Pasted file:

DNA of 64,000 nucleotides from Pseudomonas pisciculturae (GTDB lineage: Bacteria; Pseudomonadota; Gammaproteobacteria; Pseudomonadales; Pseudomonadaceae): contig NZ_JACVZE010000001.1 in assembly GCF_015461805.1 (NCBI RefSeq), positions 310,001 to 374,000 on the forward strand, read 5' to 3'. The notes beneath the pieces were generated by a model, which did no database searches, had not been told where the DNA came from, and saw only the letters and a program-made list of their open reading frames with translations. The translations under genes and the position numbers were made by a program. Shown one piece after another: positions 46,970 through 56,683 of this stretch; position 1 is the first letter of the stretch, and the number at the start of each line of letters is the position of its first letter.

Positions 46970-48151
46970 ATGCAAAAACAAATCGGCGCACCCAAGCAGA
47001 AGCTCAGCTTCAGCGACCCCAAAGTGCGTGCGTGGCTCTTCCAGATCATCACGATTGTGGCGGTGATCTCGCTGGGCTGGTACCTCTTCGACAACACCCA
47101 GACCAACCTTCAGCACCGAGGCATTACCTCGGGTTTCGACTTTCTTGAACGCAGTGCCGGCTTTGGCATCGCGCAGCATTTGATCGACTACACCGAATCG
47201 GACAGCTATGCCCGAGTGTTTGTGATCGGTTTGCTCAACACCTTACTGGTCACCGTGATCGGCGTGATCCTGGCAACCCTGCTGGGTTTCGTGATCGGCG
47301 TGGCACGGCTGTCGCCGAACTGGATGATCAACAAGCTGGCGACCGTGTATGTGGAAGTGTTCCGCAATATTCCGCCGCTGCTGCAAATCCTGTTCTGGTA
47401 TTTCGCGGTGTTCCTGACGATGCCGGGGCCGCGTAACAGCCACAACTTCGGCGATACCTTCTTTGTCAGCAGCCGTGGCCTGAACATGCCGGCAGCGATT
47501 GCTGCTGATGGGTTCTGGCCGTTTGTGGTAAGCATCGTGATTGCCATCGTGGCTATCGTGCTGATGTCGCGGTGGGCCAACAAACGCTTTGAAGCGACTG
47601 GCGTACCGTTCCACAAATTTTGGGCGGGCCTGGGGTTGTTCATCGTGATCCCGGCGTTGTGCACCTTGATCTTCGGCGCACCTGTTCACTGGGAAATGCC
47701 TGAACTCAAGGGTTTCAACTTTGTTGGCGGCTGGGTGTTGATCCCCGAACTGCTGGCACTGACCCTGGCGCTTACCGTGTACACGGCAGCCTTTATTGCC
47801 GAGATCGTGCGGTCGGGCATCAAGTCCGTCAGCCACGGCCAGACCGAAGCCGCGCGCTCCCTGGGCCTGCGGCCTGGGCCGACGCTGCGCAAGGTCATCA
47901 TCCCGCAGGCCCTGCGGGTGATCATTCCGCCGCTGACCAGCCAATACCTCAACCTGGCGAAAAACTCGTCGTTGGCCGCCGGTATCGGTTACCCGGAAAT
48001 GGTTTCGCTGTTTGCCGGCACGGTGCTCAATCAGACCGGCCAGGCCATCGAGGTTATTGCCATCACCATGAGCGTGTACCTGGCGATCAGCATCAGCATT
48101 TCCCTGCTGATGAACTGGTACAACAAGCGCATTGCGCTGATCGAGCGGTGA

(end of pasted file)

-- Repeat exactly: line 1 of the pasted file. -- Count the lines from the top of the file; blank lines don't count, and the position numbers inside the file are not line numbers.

DNA of 64,000 nucleotides from Pseudomonas pisciculturae (GTDB lineage: Bacteria; Pseudomonadota; Gammaproteobacteria; Pseudomonadales; Pseudomonadaceae): contig NZ_JACVZE010000001.1 in assembly GCF_015461805.1 (NCBI RefSeq), positions 310,001 to 374,000 on the forward strand, read 5' to 3'. The notes beneath the pieces were generated by a model, which did no database searches, had not been told where the DNA came from, and saw only the letters and a program-made list of their open reading frames with translations. The translations under genes and the position numbers were made by a program. Shown one piece after another: positions 46,970 through 56,683 of this stretch; position 1 is the first letter of the stretch, and the number at the start of each line of letters is the position of its first letter.